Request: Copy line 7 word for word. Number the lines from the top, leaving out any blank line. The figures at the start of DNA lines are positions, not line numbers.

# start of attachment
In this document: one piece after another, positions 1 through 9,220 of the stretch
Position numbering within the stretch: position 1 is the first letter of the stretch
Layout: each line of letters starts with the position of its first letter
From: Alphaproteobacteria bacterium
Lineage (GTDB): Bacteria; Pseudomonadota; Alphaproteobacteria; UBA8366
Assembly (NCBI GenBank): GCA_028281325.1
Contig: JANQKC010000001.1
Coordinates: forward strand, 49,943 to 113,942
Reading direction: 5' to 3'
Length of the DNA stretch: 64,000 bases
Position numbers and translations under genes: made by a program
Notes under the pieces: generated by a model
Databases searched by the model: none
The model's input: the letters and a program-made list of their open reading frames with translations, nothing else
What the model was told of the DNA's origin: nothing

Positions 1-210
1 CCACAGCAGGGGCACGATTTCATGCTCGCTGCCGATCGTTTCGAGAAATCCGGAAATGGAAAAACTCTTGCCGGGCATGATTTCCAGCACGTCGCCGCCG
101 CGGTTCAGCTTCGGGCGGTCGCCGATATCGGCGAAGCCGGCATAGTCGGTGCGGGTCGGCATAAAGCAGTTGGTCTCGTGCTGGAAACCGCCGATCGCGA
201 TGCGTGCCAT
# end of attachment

Contig: JANQKC010000001.1